The latest Confidential Enquiry into Maternal Deaths and Morbidity report Saving Lives, Improving Mothers’ Care highlights that in 2012-2014, 200 women died during pregnancy or shortly after birth.
This report focuses specifically on deaths due to cardiac disease, the largest single cause of maternal death in the UK, with a total of 189 women dying from the condition between 2009 and 2014. The leading cause of direct death are thrombosis and thromboembolism, followed by suicide.
Professor Lesley Regan, President of the Royal College of Obstetricians and Gynaecologists (RCOG), said:
“This report highlights that the rate of maternal death is low in the UK, with 8.5 women per 100,000 women dying during pregnancy or shortly after birth. Maternity care in the UK is both safe and effective, however one death is too many and as healthcare professionals, we must learn from these unfortunate deaths in order to prevent them in future.
“It is welcome news that the number of women dying from sepsis has decreased due to a dramatic reduction in influenza deaths. The number of deaths from hypertensive disorders of pregnancy has also reduced significantly over the last 60 years, reinforcing the critical role of translating research and evidence-based guidance into clinical practice.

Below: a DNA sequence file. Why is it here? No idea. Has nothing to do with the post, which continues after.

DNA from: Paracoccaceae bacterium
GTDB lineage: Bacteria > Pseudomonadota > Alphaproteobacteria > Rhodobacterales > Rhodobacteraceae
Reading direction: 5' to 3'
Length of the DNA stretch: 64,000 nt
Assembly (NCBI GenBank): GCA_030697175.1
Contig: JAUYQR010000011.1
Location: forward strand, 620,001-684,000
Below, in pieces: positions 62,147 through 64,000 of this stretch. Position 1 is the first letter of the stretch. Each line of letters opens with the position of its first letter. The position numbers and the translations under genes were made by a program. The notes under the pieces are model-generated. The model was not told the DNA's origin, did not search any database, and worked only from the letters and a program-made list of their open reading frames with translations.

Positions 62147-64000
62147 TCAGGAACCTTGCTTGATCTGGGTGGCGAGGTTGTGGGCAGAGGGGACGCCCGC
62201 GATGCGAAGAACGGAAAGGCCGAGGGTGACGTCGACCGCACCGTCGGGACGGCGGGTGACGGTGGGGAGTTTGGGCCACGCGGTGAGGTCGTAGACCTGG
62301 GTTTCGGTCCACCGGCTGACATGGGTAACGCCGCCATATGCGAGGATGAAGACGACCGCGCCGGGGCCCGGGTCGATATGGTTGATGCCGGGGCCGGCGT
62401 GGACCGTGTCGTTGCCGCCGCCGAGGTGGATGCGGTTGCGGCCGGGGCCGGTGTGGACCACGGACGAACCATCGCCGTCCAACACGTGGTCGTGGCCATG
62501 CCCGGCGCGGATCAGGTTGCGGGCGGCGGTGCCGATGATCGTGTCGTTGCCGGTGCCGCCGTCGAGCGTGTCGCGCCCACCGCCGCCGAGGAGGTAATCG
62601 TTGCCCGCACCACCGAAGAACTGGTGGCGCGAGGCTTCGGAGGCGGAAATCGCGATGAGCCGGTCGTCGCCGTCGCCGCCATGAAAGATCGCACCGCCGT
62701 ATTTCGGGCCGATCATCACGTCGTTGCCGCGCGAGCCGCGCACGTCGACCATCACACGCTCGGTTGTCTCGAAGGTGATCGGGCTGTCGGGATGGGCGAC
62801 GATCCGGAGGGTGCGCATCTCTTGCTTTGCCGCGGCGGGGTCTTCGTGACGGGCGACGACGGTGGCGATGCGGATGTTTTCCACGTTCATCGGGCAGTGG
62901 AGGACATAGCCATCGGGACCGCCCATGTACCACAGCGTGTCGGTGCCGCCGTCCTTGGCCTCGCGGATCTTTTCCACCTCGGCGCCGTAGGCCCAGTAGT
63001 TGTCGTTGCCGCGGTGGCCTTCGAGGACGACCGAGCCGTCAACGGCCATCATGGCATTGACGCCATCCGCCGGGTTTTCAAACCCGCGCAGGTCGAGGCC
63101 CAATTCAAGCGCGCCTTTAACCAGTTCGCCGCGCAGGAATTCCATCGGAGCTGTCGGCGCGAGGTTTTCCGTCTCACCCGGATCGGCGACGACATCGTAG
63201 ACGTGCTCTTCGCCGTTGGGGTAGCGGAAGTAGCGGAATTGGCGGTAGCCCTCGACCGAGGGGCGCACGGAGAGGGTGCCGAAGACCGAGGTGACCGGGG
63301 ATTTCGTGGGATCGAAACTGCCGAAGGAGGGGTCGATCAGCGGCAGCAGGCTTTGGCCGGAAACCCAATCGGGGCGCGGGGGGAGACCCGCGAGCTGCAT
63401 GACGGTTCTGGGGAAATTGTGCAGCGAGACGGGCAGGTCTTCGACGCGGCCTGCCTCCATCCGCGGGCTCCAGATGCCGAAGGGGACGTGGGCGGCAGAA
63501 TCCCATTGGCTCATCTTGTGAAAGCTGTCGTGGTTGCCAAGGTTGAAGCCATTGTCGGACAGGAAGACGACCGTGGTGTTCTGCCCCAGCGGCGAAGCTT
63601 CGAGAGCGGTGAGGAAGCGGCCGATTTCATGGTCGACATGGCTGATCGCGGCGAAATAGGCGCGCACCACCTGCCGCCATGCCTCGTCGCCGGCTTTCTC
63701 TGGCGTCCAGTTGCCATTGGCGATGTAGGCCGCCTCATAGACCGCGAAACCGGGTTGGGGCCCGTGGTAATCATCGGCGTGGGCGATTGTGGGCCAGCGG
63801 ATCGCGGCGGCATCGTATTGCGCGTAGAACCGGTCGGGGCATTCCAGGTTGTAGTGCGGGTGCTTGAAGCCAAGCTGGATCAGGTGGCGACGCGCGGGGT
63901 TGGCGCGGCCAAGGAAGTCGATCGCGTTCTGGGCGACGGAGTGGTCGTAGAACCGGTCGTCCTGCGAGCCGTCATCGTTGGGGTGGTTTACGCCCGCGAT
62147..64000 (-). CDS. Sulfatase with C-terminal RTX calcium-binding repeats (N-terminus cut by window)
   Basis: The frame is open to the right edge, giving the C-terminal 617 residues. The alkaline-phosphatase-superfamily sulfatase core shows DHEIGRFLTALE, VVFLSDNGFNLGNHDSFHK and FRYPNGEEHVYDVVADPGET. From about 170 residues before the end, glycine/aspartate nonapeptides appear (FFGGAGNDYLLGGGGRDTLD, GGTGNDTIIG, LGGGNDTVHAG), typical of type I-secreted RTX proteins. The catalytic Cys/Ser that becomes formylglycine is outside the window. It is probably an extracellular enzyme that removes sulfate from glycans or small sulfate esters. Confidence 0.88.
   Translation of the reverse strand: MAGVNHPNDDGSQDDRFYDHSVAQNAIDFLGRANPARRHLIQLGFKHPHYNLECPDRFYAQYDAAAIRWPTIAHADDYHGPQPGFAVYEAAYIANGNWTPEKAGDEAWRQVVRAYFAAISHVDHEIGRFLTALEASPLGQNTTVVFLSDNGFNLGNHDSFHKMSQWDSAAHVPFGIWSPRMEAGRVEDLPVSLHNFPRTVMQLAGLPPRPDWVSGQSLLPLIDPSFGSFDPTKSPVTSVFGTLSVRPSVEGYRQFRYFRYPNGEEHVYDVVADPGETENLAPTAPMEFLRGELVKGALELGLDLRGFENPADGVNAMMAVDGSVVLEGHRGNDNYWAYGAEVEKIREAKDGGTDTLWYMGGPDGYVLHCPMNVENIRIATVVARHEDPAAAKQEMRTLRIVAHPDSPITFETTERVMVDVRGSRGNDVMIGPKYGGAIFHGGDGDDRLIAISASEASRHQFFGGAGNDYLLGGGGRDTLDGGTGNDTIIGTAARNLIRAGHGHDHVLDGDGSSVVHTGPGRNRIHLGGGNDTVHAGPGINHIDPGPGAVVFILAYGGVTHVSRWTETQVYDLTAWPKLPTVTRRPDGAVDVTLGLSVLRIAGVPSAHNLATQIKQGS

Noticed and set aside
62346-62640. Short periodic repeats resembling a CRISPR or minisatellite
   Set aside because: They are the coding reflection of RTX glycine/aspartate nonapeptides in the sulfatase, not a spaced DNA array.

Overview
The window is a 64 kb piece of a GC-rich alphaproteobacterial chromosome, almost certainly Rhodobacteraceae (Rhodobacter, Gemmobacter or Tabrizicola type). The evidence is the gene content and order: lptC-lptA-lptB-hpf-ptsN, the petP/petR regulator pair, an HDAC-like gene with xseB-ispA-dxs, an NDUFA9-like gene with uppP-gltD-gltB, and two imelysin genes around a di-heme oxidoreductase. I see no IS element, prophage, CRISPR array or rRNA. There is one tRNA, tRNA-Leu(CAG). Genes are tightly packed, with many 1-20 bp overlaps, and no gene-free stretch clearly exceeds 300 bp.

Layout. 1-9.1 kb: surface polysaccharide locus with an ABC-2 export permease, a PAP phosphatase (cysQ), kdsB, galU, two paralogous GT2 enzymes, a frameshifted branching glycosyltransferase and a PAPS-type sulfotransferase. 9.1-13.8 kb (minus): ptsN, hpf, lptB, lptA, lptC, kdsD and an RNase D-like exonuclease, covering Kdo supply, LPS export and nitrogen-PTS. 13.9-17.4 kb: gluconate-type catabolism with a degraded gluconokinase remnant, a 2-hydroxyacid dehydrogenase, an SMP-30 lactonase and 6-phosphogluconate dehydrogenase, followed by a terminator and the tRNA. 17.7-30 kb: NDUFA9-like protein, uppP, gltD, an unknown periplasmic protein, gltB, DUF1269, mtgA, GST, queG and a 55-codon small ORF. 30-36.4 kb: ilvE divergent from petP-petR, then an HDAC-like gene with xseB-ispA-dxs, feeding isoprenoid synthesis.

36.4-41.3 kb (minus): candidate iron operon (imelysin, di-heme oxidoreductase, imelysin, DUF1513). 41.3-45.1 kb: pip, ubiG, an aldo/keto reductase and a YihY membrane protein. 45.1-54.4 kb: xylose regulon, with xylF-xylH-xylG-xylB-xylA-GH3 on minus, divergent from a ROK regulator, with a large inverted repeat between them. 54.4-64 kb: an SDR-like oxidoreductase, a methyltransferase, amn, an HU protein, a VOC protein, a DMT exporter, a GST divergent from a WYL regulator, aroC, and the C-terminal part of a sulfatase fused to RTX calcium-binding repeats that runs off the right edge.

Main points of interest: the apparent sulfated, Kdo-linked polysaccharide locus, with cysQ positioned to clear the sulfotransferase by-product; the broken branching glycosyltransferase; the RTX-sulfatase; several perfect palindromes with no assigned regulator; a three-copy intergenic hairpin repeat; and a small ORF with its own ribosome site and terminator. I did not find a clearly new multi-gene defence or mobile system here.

“Cardiovascular disease continues to be the leading cause of maternal death in the UK, this requires multidisciplinary input from obstetricians, midwives, physicians, anaesthetists, GPs, and critical care staff in order to be treated effectively. As our maternity population becomes more clinically complex, we must move away from being a disease intervention service and instead promote the importance of preventative measures to improve the health of all women at every age and stage of their lives. To do so successfully, we need to place women at the centre of their care, educating them and empowering them to seek healthier lifestyles. Health services can fix only one third of the problem and changes to lifestyle and reducing health inequalities contributes the remaining two thirds.
“It is particularly saddening that the number of maternal suicides remains unchanged since 2003 and is now the leading cause of direct maternal deaths occurring within a year of childbirth. Greater integration between primary and secondary care is urgently required to ensure that women with significant medical and psychiatric conditions are assessed before becoming pregnant. They need to be referred for specialist care in a timely manner to ensure that the woman receives the right support throughout her pregnancy and beyond. Improving maternal mental health is a priority for both the RCOG and our current Government.
“Globally, the problems facing women in the developing world are no different to the problems facing women in the UK. The scale and the barriers to effective change vary in different places but the root causes and the solutions are similar. We are committed to playing our part in scaling up our efforts to meet the needs of patients everywhere.”
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